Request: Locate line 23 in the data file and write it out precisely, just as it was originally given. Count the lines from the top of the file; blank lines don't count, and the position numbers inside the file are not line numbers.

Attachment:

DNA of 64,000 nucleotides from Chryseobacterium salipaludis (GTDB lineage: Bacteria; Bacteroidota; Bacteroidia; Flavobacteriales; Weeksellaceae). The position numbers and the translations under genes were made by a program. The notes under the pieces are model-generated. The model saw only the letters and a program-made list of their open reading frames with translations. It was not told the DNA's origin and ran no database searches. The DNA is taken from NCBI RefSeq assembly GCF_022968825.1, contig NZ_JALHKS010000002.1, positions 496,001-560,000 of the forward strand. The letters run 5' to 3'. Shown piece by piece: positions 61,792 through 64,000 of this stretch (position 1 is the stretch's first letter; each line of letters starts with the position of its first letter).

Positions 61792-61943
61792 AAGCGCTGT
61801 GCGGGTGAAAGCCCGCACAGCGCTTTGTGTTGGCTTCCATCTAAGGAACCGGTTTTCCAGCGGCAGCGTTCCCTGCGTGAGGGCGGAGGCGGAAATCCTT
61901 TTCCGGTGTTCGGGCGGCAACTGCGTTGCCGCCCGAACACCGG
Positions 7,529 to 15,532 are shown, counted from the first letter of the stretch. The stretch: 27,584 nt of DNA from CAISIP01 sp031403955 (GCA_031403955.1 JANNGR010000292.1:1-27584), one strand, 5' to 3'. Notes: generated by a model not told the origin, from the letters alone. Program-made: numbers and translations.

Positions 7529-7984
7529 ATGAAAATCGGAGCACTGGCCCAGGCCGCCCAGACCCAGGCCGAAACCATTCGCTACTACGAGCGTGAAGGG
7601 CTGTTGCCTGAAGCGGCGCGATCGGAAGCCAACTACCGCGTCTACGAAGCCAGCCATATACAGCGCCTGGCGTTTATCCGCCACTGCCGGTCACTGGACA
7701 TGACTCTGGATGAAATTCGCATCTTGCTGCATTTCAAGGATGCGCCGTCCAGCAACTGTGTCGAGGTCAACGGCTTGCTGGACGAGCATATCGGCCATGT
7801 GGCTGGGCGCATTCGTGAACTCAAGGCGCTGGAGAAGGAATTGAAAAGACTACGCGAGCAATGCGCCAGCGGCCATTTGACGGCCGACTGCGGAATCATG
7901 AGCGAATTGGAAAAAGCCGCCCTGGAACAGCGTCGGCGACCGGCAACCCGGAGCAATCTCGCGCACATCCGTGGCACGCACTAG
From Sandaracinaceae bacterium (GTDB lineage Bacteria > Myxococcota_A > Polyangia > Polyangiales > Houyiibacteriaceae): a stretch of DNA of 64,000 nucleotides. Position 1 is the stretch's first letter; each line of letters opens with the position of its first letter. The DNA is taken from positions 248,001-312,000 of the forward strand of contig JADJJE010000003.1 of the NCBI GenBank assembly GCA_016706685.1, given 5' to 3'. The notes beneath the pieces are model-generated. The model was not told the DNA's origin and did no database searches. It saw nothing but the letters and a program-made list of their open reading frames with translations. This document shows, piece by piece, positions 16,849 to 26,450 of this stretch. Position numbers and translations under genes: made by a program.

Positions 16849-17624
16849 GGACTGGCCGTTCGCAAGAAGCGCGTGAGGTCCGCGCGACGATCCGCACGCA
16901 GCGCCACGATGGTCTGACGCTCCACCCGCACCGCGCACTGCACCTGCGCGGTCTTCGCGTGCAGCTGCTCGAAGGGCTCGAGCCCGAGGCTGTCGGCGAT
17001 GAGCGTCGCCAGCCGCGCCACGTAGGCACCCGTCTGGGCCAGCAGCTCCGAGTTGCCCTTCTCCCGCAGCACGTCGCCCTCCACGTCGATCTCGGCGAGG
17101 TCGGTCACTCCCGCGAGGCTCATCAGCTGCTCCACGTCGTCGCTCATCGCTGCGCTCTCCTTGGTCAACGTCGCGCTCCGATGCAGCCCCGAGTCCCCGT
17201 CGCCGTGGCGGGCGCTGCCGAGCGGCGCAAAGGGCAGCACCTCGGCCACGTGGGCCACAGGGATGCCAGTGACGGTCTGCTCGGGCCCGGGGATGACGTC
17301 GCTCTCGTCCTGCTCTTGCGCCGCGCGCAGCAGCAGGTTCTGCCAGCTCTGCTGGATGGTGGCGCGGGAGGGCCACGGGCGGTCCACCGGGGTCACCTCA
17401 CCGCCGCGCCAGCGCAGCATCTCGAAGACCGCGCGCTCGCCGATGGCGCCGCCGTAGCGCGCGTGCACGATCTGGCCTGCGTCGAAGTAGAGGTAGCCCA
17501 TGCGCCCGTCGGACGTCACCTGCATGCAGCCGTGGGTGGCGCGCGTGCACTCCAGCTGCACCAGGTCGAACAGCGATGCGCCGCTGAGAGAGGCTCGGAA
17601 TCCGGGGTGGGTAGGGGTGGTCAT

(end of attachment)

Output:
17601 TCCGGGGTGGGTAGGGGTGGTCAT